Around 8 p.m., defendant's girlfriend drove defendant and Felder to Bryant's house at 112 Joseph Place where they met Bryant, Tifani Young, Lawrence Hightower, and others. At some point, defendant whispered to Felder, “You gonna kill him?” Felder responded, “Yeah.” Felder entered Bryant's house to get the gun, but Bryant said he did not have it. When Felder reported to defendant that Bryant did not have the gun, defendant went into the house and returned with the gun. Defendant placed the gun in Felder's left jacket pocket. Because Felder was right-handed, Felder switched the gun to his right pocket.
As Felder started to leave, Young stopped him and asked what he was doing. Defendant told Young to mind his own business. Felder then crossed the street, approached Patterson and his father, and attempted to fire the weapon through his jacket, but the gun failed to discharge. Patterson was unaware of Felder's attempt to shoot him. Felder returned to Bryant's house and told defendant that the gun misfired. Defendant took the gun, removed the clip, unjammed the gun, handed it back to Felder, and told Felder to kill Patterson. Bryant and Hightower saw defendant unjam the gun and hand it back to Felder. Felder again approached Patterson. This time the gun operated. Felder shot Patterson several times before poking him in the head and saying, “I got the last laugh.” Patterson's father was nearby and threw a stick at Felder, who fled the scene.
Felder threw the gun in a nearby lake and rode a bike to the location where he had planned to meet defendant. Felder met Young and defendant, who left to get a ride. Young then made arrangements with Curtis Calhoun to drive them to defendant's apartment in Burlington. A short while later, defendant and Young returned in Calhoun's car.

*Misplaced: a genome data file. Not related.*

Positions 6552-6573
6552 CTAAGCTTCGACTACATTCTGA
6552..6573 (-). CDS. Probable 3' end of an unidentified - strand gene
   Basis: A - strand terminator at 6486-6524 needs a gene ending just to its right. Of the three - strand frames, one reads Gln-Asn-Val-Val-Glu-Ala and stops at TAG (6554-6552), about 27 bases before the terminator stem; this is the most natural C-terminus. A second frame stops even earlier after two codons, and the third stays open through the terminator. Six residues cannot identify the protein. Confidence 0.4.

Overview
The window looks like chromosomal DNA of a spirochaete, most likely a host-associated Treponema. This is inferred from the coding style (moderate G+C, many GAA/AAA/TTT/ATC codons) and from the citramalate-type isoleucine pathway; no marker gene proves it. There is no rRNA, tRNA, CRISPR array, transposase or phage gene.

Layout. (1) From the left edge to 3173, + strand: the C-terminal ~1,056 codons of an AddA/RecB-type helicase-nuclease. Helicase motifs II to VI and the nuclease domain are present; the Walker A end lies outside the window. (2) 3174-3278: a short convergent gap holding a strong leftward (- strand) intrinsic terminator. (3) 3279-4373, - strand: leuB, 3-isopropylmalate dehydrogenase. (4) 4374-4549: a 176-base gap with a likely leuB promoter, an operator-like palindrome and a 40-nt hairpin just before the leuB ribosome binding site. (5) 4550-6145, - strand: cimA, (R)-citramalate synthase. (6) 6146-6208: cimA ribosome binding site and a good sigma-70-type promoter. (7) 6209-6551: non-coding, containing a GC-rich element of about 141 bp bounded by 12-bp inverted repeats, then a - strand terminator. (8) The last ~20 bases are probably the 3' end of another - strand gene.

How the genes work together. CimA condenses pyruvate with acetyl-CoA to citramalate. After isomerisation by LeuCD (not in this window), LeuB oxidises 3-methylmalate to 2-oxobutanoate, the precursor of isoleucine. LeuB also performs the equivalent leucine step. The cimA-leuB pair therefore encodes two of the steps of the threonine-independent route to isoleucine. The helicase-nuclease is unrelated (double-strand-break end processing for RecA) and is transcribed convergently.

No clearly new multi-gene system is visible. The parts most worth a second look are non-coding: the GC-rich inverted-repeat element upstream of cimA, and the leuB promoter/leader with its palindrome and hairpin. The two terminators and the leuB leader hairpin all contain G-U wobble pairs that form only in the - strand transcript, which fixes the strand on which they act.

According to Calhoun, he was sitting on a friend's porch that evening when he heard five or six shots. He remained there a short while before leaving. On his way home, Calhoun ran into Young who asked him for a ride, and Calhoun agreed to drive him to Burlington. Calhoun picked up Young and defendant, and drove them to another location to pick up Felder. Calhoun heard Young state that they should have physically fought with Patterson instead of shooting him. Defendant disagreed and told Calhoun to drive to defendant's apartment. At the apartment, defendant exited the car, entered his apartment, and returned with the keys to his girlfriend's car. Young and Felder eventually entered defendant's vehicle, and Calhoun drove away.
Defendant proposed that they go to a strip club in Philadelphia and use that as an alibi. However, before they reached the club, the car had a flat tire. After fixing the flat tire, defendant decided to drive Felder to his grandmother's house. Defendant gave Felder fifty dollars and said he would get back to him in a couple of days.